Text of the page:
Hows it calculated?

This calculator implements the HMRC's share matching rules. To summarise you are treated as having disposed of shares or units in the following order;

Firstly, any you acquired on the date of disposal (see below)

Then any you acquired within 30 days immediately following the date of the disposal

Then for share sales from 5th April 2008 onwards previous unmatched buy trades are pooled, effectivley merged into a single holding called a section 104 holding.

For share sales before 5th April 2008 the following order applies;

Any shares acquired after 5 April 1998, taking the most recent acquisitions first

Then any shares acquired between 6 April 1982 and 5 April 1998. These are pooled.

Then any shares acquired between 6 April 1965 and 5 April 1982. These are pooled.

Then any shares acquired before 6 April 1965. These are pooled.

B 10/02/2005 BPRG 10000 1.24 10.00 62.00

S 10/02/2005 BPRG 5000 1.25 10.00 0.00

B 10/02/2005 BPRG 5000 1.23 10.00 30.75

S 10/02/2005 BPRG 2000 1.30 10.00 0.00

S 10/02/2005 BPRG 2000 1.35 10.00 0.00

These are same day trades. The initial step is to reduce them to single composited buy and sell trades (the numbers in brackets denote the number of trades composited);

B 10/02/2005 BPRG 15000(2) 1.2367 20.00 25.00

S 10/02/2005 BPRG 9000(3) 1.283 30.00 0.00

Now the sell matches up with the buy giving a net gain of:

(9000 * 1.283 - 30.00) - ((15000 * 1.2367 + 20.00 + 25.00) * (9000/15000) ) = £359.70

A residual trade remains (denoted by "(R)" in the output information);

B 10/02/2005 BPRG 6000 1.2367 8 10

This trade is matched up in the main pass of the algorithm described in steps 2 to 6 above.

Taper relief is only applicable to sells made before 5th April 2008. Taper relief has the effect of reducing gains, the amount dependent on how many complete years after 5th April 1998 the shares have been held. The rate of taper relief is more favourable for "business assets" which include most AIM stocks, OFEX and unquoted shares. A table of taper relief rates can be viewed here (note: the rates are generally slightly different for different tax years)

The procedure for applying taper relief isn't all that intuitive. Firstly calculate the total gain (or loss) for the tax year by subtracting total losses from total gains. If you have a gain, and it is above the capital gains threshold, then use any previous losses you may have booked from previous years to reduce your gain as far as possible to the same level as the threshold. If you are still above the threshold then apply taper relief by applying losses to individual gains. At this stage losses should be offset firstly against those gains with the lowest taper relief. This has the effect of maximizing the effects of taper relief and reducing the chargeable gain by the maximum amount.  Note that taper relief may also be split for a single gain when a stock changes status from, for example, full listing to AIM during the period of ownership. In this case taper relief should be applied pro-rata depending on the length of time the stock is a business asset and the time it is a non-business asset. For more detail read this thread . As a brief example say for the 04-05 tax year there are 5 sells realising;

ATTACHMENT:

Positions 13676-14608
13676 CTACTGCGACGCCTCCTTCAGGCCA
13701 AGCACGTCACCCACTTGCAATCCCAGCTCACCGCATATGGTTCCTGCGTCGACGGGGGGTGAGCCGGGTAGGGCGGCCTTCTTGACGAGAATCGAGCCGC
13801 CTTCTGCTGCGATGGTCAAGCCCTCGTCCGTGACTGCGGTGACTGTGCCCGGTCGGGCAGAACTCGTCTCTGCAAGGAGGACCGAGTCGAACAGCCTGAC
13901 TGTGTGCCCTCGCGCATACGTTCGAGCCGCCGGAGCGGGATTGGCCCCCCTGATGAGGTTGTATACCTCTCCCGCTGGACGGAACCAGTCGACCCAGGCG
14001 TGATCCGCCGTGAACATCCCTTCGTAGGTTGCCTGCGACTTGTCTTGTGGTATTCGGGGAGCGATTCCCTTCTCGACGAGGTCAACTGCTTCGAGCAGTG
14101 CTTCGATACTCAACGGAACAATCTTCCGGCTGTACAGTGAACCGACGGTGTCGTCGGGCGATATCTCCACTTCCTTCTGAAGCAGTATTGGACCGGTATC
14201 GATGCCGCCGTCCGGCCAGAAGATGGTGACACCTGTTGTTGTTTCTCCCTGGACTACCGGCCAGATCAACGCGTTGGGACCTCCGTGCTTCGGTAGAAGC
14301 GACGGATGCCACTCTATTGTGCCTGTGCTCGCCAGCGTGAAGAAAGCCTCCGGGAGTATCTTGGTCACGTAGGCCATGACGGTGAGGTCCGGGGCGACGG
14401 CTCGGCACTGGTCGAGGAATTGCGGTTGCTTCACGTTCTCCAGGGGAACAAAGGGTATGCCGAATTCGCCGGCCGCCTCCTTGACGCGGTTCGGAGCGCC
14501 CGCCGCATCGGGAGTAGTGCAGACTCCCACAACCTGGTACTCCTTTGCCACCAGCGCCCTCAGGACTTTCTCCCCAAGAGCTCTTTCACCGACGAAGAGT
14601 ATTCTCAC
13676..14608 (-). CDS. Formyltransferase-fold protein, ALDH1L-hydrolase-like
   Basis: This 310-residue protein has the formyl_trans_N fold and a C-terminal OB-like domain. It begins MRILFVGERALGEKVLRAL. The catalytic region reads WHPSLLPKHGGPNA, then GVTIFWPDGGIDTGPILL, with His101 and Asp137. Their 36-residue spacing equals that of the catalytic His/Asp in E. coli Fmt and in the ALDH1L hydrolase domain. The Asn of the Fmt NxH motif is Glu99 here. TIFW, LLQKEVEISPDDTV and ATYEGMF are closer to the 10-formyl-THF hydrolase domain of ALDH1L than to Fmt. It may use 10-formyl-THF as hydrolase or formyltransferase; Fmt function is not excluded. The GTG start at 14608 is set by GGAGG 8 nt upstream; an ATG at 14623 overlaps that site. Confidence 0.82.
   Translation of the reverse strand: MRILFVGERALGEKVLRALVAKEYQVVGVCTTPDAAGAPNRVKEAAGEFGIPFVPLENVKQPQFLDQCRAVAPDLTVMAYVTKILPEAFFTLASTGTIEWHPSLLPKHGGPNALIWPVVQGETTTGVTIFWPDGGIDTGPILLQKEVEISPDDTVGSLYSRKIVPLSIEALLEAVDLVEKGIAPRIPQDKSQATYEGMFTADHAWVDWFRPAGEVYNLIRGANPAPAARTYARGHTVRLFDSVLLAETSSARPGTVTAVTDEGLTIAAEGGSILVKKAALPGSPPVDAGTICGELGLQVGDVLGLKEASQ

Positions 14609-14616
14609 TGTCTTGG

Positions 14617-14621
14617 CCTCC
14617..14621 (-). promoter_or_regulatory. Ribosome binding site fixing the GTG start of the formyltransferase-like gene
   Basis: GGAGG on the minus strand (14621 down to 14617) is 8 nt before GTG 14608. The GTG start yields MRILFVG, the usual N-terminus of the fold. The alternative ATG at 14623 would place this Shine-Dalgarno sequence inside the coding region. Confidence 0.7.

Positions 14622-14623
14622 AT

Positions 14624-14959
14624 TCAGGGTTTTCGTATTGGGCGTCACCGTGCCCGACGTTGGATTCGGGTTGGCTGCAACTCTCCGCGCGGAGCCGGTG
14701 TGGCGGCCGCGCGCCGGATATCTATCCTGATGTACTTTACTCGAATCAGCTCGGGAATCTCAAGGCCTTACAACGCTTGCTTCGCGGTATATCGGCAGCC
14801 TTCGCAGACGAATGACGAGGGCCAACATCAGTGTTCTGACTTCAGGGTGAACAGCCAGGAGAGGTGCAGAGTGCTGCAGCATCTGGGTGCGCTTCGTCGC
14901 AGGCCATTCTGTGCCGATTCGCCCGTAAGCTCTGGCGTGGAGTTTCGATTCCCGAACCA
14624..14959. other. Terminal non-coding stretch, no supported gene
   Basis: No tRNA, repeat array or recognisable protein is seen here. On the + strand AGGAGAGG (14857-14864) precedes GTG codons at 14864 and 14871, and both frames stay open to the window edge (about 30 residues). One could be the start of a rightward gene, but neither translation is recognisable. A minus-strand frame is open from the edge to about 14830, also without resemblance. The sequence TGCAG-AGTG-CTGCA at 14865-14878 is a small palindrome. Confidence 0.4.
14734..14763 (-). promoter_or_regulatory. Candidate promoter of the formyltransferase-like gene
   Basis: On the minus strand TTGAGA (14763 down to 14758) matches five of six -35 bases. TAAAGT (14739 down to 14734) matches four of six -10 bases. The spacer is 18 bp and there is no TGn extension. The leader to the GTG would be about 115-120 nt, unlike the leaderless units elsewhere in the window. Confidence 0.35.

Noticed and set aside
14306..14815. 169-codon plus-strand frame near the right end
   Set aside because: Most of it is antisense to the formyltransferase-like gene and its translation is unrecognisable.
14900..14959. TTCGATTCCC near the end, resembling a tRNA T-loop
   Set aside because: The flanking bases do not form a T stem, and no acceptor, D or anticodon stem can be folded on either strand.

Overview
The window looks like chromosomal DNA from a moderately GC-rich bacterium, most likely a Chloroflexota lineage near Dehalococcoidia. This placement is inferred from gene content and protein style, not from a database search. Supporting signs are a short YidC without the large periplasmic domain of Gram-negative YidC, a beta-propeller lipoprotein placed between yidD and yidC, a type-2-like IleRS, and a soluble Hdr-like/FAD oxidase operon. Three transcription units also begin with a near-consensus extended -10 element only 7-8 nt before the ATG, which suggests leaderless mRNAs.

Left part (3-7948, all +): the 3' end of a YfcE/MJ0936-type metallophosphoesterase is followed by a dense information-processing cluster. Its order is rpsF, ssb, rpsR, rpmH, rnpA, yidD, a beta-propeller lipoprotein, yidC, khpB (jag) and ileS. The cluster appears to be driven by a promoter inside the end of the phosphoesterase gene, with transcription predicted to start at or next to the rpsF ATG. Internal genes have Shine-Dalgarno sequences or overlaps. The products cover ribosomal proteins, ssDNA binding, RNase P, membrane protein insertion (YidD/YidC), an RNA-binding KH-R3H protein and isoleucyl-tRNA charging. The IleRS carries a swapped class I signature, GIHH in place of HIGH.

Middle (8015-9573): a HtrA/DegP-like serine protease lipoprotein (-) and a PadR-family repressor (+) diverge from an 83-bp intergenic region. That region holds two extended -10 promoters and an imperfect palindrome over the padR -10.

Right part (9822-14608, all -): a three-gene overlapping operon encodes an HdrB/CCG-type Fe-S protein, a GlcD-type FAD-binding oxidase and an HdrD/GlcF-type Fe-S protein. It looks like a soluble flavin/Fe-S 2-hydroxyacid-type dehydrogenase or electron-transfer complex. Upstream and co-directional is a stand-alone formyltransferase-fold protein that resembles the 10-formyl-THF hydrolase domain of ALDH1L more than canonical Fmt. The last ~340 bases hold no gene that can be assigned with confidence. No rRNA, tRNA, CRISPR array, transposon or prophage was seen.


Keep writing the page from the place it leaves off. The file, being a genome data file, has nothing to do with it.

1) Gain = £4,000. Taper relief = 50%

2) Gain = £5,000. Taper relief = 50%

3) Gain = £3,000. Taper relief = 75%

4) Gain = £3,000. Taper relief = 0%

5) Loss = £5,000

CGT exemption for 04-05 = £8,200. There are no previous losses to offset.

Chargeable gain before taper relief = £10,000 - £8,200 = £1,800

If we apply taper relief by first offsetting gains with lowest taper relief first then;

£3,000 of losses is set against 4)

£2,000 of losses is set against 2)

We are left with gains of;

4,000 @ 50% taper relief = £2,000

£3,000 @ 50% taper relief = £1,500

£3,000 @ 75% taper relief = £750

Total gain = £4,250 which is less than the CGT exemption and therefore no tax is payable

Indexation is an allowance which adjusts gains for the effects of inflation. It only applies to share sales made before 5th April 2008. It runs from the month the shares were acquired, to the earlier of the month when the shares are disposed of or April 1998. Shares acquired on or after 1 April 1998 do not qualify for indexation allowance. Indexation has the effect of increasing the acquisition cost and thereby reducing the gain. Like taper relief it cannot turn a gain into a loss. A table of indexation values and an example can be viewed here. Consider 1,000 shares bought in a company on May 1986 for £1.00 and sold in 1999 for £5.00. The indexation value for May 1986 is 0.662. Ignoring acquisition costs and stamp duty for simplicity;

Gain = Proceeds - ( Cost + ( Cost * Indexation Allowance ) )

= £5,000 - ( £1000 + ( £1000 * 0.662 ) ) = £3328

The total cost of acquiring shares is taken to be:

X = (Number of Shares * Price) + StampDuty +Fees

The amount realised on selling share is taken to be

Y = (Number of Shares * Price) - Fees

The net gain/loss is therefore equal to Y-X

When a quantity of shares are sold that aren't matched against an equal quantity in a buy trade then a percentage is used to calculate costs eg.

2000 shares of AAA are purchased at £0.50. The fees are £10 and stamp-duty is £5. If 1000 shares of AAA are sold at a later date at £1 with fees of £10 then;

Gain = ((1000*1) - 10) - ((2000 * 0.5) + 10 + 5) * (1000 / 2000)= £482.50